Browse All Webcasts
04 July 2006
A workshop organised by the Digital Curation Centre and the Digital Preservation Coalition to explore the range of policies required to manage, preserve and reuse the information held within digital repositories over time.
05 December 2013
Cory Doctorow discusses the themes from his talk given in the OII Politics and the Internet seminar series. NB The interview for part 1 (Alec Ross) was not recorded.
06 May 2009
Elizabeth Judge addresses the separate issue of the copyright implications for government-facilitated online access to materials in which copyright is owned by third parties. She analyses the extent to which the Crown is permitted to use private copyrighted materials and, in turn, the extent to which the Crown can make those works available to the public, considering in particular the theories of implied licence and waiver.
10 February 2006
The loss of control over one's 'own' data to state and private organizations has provoked anxieties over the fate of privacy and autonomy. Is it reasonable to seek meaningful limits on institutions' accumulation and use of data on ourselves? What principle or strategy could be put forward to draw the line between acceptable and unacceptable uses of personal data? Professor James Rule has devoted a substantial portion of his career to the study of privacy and surveillance.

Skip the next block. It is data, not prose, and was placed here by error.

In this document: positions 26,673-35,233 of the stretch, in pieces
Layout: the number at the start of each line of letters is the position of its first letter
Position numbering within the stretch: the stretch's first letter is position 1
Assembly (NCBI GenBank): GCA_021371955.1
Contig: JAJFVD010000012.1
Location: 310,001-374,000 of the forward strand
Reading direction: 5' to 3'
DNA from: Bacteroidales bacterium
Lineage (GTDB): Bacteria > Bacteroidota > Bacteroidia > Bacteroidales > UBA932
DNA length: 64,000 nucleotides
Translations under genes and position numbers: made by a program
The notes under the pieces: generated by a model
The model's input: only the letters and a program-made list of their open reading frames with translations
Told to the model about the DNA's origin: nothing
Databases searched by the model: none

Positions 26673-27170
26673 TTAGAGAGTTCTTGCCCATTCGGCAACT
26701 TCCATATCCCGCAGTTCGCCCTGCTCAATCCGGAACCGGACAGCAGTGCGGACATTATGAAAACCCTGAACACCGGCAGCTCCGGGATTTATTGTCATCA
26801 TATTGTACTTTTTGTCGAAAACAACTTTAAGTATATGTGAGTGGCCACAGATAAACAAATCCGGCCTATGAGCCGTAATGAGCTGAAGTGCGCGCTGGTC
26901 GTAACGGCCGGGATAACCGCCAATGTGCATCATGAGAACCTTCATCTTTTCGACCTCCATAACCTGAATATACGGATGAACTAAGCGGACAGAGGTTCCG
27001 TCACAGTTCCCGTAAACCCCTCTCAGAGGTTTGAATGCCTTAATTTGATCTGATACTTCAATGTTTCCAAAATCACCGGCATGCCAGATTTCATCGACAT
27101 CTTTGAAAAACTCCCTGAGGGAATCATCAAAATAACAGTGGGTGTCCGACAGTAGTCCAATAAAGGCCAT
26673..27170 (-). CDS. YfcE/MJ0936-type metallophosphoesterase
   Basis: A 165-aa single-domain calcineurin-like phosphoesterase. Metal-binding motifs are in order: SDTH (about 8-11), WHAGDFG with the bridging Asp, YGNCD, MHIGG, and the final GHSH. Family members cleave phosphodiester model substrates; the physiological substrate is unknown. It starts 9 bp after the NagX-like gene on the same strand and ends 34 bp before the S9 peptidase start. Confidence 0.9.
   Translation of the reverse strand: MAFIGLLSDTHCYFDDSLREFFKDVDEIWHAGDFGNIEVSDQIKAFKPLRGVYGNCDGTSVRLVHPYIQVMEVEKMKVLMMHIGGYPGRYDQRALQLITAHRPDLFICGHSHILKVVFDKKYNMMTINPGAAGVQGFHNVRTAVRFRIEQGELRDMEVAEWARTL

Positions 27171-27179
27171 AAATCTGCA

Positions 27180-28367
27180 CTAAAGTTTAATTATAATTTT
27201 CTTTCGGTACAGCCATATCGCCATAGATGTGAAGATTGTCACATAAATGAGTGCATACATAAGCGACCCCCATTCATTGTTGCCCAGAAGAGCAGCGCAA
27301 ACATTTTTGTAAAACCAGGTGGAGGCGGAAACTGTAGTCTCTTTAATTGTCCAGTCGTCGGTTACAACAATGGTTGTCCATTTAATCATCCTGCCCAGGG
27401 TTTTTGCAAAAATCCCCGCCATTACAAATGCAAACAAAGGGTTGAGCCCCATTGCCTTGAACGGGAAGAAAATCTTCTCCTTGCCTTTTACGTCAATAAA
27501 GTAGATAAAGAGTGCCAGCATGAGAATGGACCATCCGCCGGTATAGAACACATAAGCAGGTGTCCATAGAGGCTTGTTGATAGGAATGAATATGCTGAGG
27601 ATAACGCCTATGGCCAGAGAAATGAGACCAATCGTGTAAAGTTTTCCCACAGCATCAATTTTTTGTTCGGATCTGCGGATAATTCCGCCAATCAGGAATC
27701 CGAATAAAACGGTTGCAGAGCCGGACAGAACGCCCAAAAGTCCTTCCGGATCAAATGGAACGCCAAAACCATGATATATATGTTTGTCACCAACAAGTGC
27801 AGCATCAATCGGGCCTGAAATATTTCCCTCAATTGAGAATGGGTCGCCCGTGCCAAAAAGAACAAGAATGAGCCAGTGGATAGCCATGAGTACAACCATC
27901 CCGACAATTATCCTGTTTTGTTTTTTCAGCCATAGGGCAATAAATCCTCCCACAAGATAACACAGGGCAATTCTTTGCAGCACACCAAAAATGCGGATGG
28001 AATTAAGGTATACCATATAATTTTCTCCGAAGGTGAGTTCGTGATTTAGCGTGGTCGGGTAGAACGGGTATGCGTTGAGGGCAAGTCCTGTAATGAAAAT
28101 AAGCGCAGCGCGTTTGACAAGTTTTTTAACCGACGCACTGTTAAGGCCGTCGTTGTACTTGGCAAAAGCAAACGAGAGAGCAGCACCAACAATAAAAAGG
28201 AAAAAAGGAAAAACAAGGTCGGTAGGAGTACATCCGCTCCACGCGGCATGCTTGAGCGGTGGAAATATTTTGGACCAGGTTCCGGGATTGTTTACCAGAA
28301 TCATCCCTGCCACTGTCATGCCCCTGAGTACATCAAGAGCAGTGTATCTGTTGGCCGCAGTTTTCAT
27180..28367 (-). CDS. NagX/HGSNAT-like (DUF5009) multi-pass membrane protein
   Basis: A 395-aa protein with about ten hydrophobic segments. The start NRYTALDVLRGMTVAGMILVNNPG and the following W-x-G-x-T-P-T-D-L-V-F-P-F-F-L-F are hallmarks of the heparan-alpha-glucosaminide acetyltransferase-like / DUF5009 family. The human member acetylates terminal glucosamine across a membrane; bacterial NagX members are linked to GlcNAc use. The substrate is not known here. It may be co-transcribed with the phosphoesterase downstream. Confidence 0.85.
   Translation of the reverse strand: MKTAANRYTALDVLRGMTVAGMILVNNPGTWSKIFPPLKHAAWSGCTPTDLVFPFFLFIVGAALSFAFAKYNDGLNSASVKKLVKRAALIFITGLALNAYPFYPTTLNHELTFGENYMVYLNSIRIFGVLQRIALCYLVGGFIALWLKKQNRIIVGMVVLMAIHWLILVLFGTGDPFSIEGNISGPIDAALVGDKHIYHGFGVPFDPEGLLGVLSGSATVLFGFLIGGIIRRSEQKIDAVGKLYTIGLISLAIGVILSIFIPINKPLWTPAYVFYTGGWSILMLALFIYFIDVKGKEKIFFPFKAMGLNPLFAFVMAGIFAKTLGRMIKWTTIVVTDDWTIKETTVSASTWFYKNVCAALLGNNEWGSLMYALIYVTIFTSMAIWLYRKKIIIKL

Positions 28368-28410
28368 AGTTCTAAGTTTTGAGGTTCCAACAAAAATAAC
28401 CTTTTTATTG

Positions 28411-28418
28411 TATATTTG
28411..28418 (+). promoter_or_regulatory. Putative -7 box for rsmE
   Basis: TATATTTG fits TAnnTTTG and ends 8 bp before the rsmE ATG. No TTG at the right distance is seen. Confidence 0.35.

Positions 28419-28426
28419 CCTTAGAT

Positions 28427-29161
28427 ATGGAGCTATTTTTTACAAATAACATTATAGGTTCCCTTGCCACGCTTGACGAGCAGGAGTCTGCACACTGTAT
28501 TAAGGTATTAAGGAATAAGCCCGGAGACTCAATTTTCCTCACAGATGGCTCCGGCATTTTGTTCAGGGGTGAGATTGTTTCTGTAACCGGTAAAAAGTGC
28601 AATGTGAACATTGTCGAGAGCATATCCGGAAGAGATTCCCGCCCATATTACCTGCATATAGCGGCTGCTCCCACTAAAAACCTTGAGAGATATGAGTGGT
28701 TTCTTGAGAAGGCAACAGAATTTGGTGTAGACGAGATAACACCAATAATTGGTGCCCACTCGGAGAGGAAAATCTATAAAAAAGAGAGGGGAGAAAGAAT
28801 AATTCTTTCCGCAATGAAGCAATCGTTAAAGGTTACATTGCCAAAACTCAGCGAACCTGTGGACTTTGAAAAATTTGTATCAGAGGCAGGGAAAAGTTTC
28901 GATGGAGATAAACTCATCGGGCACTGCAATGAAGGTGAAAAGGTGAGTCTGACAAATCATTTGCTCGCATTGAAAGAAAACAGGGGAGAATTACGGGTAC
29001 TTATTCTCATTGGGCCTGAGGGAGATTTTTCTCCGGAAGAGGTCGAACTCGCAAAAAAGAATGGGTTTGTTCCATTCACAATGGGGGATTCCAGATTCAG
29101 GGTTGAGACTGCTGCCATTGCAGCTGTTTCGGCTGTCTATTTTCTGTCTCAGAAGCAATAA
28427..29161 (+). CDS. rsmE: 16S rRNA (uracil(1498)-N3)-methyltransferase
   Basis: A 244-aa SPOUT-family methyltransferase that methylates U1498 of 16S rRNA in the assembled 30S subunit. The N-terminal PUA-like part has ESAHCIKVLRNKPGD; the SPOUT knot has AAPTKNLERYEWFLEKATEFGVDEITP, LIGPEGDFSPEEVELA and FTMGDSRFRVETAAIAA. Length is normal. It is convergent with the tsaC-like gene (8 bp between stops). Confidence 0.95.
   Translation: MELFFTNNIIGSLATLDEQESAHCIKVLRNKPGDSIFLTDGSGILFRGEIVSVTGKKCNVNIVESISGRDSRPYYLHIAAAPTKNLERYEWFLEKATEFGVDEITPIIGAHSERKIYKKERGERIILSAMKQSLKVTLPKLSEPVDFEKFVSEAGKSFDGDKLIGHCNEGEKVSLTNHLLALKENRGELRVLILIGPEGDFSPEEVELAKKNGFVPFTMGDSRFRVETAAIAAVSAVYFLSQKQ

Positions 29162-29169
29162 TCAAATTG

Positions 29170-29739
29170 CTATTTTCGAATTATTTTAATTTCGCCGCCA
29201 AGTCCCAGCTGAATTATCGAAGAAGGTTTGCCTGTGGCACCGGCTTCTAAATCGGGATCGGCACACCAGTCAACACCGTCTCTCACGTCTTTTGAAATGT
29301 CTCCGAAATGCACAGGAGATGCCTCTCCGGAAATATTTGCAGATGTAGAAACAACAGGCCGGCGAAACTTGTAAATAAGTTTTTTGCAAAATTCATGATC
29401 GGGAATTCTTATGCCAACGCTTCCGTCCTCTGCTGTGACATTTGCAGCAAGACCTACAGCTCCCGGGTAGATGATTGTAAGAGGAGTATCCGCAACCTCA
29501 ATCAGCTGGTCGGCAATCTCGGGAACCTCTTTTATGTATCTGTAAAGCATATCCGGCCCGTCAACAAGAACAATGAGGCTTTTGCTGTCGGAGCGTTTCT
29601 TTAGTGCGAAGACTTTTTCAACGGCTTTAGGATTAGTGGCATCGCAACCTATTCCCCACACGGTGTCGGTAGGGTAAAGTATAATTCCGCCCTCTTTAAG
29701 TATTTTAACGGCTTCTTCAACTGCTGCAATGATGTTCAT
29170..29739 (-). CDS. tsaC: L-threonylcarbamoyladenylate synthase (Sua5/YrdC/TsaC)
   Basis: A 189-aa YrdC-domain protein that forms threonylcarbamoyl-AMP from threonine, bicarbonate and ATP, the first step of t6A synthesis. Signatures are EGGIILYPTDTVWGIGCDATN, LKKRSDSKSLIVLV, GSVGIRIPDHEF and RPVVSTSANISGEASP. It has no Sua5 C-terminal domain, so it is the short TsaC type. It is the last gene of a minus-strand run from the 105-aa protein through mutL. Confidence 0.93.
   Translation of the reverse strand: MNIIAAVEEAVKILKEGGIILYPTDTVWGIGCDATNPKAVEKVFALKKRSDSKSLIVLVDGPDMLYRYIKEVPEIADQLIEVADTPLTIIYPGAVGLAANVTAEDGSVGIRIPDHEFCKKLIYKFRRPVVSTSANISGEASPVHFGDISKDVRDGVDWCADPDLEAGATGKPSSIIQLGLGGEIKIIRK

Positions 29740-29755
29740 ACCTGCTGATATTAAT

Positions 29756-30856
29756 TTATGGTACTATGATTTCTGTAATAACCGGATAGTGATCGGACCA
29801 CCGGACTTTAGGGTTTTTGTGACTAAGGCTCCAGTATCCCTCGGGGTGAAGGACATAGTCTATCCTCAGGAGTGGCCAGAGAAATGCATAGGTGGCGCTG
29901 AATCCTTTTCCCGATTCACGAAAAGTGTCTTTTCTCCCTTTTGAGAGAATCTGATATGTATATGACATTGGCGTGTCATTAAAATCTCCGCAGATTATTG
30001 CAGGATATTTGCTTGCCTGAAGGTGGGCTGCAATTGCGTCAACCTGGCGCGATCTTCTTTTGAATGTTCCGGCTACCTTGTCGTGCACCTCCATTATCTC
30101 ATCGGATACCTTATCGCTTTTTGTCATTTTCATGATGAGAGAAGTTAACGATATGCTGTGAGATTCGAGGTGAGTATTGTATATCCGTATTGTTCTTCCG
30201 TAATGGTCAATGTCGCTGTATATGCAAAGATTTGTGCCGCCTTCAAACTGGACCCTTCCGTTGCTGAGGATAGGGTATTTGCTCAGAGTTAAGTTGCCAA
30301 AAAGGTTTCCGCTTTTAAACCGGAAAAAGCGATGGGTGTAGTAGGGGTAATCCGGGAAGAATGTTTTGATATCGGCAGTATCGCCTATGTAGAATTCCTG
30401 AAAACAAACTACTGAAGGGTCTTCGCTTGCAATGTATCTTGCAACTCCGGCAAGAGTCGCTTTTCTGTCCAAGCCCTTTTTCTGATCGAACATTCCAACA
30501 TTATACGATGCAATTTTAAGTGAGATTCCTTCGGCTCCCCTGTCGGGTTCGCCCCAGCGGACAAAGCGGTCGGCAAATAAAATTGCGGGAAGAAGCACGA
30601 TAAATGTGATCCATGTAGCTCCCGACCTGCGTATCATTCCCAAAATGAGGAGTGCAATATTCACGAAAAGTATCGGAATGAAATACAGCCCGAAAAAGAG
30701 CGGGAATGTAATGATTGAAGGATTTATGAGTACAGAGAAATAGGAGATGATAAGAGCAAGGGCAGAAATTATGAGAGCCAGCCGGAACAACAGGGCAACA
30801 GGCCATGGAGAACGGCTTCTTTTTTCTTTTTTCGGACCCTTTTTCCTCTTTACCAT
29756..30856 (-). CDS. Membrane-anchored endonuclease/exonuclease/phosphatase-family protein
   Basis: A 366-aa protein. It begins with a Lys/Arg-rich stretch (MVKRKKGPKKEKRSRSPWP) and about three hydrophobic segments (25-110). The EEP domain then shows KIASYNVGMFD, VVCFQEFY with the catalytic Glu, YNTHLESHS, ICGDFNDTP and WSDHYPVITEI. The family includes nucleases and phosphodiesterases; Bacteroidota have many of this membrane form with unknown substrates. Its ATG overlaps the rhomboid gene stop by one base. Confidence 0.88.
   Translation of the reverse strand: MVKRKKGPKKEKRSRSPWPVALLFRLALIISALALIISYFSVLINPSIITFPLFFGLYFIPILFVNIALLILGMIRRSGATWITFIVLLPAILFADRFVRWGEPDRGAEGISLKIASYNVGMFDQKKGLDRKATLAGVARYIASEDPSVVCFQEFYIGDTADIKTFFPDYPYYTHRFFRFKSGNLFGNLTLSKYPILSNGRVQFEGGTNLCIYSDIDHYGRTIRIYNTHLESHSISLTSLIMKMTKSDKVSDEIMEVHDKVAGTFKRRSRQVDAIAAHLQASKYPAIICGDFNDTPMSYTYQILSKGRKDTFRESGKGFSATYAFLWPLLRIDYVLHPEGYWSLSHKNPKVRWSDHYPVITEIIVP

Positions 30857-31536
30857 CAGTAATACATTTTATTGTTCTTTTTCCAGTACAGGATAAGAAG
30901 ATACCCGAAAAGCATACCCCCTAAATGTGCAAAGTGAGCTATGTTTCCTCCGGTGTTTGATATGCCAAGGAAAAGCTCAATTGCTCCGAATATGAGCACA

13 February 2014
Interview with Julian Huppert MP recorded before his talk "Privacy in a Digital Age", part of the OII's Policy and the Internet series.
06 October 2011
Professor William Dutton, director of the OII, talks about Steve Jobs.
18 April 2006
In the last two years, the US Federal Commmunications Commission has moved swiftly to remove old rules (common carriage) and impose new ones (E911, CALEA). Professor Crawford (Cardozo Law School, NY) summarizes these developments and assesses the current US debate about network owners' provision of a 'prioritized Internet'.
03 March 2005
How are the broad aims of the 2003 World Summit of the Information Society (WSIS) being translated into specific policy goals relating to such areas as access, connectivity and content regulation? Are the principles and the policies they subsume enabling a productive (or conflictual) engagement with other stakeholders? Why did some civil society groups decide not to participate in the WSIS process?